The effects of propofol on myofilament Ca2+ sensitivity may depend on the species and/or the tissue type being investigated. Propofol had no effect on myofilament Ca2+ sensitivity in the absence or presence of muscarinic receptor stimulation in β-escin-permeabilized canine tracheal smooth muscle, even at supraclinical concentrations. 12 Propofol was reported to decrease myofilament Ca2+ sensitivity in rat ventricular myocytes at supraclinical concentrations. 13 In contrast, Nakae et al.14 reported that clinically relevant concentrations of propofol increased myofilament Ca2+ sensitivity in isolated guinea pig hearts. Our laboratory 15 has reported that propofol increases myofilament Ca2+ sensitivity in rat cardiomyocytes. Recently, we 16 demonstrated in cardiomyocytes that propofol increases the sensitivity of myofibrillar actomyosin adenosine triphosphatase to Ca2+ (i.e., increases myofilament Ca2+ sensitivity), at least in part by increasing intracellular pH via a PKC-dependent activation of Na+-H+ exchange. In the present study, propofol caused an upward shift in the PASM peak tension-[Ca2+]i relation compared with verapamil-induced changes and a shift in the [Ca2+]i-tension relation when extracellular Ca2+ concentration was increased incrementally from a Ca2+-free condition. Moreover, in ionomycin-pretreated PASM strips, propofol caused a dose-dependent increase in tension without a concomitant increase in [Ca2+]i. These results clearly indicate that propofol increases myofilament Ca2+ sensitivity in PASM.
Based on our previous results in cardiomyocytes, 16 we next tested the hypothesis that propofol increases PASM myofilament Ca2+ sensitivity via activation of the PKC signaling pathway. In the ionomycin-pretreated PASM strips, the propofol-induced increases in tension and decreases in [Ca2+]i were attenuated by BIS, a specific inhibitor of PKC. Moreover, the PKC activator PMA mimicked the effects of propofol in the ionomycin-pretreated PASM strips; that is, PMA also increased tension and decreased [Ca2+]i. These PMA-induced changes were abolished by BIS. Taken together, these results suggest that the propofol-induced increase in myofilament Ca2+ sensitivity and the concomitant decrease in [Ca2+]i involve PKC activation.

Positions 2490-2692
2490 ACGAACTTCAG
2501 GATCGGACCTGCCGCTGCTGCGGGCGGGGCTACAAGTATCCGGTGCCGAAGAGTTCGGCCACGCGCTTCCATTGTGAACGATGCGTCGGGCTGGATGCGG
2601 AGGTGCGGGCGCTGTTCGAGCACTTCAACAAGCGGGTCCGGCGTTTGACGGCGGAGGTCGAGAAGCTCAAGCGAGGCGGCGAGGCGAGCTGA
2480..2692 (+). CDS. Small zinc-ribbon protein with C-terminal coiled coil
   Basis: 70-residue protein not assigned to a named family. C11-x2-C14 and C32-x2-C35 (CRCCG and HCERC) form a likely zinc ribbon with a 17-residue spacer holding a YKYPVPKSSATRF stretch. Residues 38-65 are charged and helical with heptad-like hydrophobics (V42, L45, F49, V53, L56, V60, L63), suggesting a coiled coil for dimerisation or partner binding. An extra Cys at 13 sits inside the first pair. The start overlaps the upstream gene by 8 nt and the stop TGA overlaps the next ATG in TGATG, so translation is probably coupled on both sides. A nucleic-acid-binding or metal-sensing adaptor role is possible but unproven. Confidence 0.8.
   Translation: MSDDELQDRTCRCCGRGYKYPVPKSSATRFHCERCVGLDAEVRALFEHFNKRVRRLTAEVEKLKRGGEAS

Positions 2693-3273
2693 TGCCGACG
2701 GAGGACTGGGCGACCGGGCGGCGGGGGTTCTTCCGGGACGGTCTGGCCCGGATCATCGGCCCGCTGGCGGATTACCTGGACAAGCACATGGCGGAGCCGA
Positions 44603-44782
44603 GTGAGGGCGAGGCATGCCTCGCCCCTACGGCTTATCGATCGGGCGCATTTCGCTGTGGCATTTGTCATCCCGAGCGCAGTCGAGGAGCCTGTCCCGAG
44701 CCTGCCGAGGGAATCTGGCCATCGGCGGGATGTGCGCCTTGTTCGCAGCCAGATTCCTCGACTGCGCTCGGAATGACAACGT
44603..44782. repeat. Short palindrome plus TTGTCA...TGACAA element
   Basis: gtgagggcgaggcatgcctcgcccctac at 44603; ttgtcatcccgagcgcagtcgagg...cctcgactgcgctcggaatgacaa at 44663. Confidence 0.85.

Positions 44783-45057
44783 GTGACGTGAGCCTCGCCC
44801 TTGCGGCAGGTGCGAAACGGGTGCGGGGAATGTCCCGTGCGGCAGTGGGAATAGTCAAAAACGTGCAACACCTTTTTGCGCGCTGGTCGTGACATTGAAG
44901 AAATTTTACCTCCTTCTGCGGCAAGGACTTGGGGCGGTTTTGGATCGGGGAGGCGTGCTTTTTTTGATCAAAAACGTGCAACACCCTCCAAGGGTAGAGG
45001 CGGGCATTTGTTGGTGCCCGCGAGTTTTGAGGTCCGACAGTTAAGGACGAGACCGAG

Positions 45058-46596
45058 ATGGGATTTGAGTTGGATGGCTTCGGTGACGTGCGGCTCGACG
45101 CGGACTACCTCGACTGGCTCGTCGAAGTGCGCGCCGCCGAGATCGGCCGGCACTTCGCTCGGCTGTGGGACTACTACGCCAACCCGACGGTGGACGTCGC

The primary mechanisms of contraction in vascular smooth muscle involve Ca2+/calmodulin-dependent, MLCK-dependent phosphorylation of LC20, 17,18 and myofilament Ca2+ sensitization. 19 The PKC has been implicated in the signaling pathway that regulates myofilament Ca2+ sensitivity. 20 Some reports 21,22 indicate that PKC-mediated contraction is Ca2+ dependent, 23–25 whereas other studies suggest that it is Ca2+ independent. We recently identified six isoforms of PKC in canine PASM cells, 26 representing the classic, novel, and atypical PKC isoform groups. Two of the isoforms (PKCα and PKCδ) underwent translocation in response to the PKC activator dioctanoylglycerol and in response to angiotensin II. PKCα is a member of the classic group A PKC isoforms, which are Ca2+ dependent. PKCβ and PKCγ are also members of the classic group A PKC isoforms but are not present in PASM. 26 PKCδ is a member of the novel group B PKC isoforms, which are Ca2+ independent. In the present study, selective inhibition of Ca2+-dependent PKC isoforms with Gö 6976 attenuated the propofol-induced increases in tension and decreases in [Ca2+]i. Also, Gö 6976 was shown to inhibit the vasoconstrictor responses to angiotensin II 27 and hypoxia 28 in intact lungs. Moreover, our observation that propofol had no effect on tension during experimental conditions that prevented an increase in [Ca2+]i (i.e., absence of extracellular Ca2+ and after IP3-receptor block) underscores the Ca2+ dependence of the propofol-induced, PKC-mediated increase in tension. Taken together, our results suggest that the propofol-induced increase in tension and decrease in [Ca2+]i involves activation of PKCα.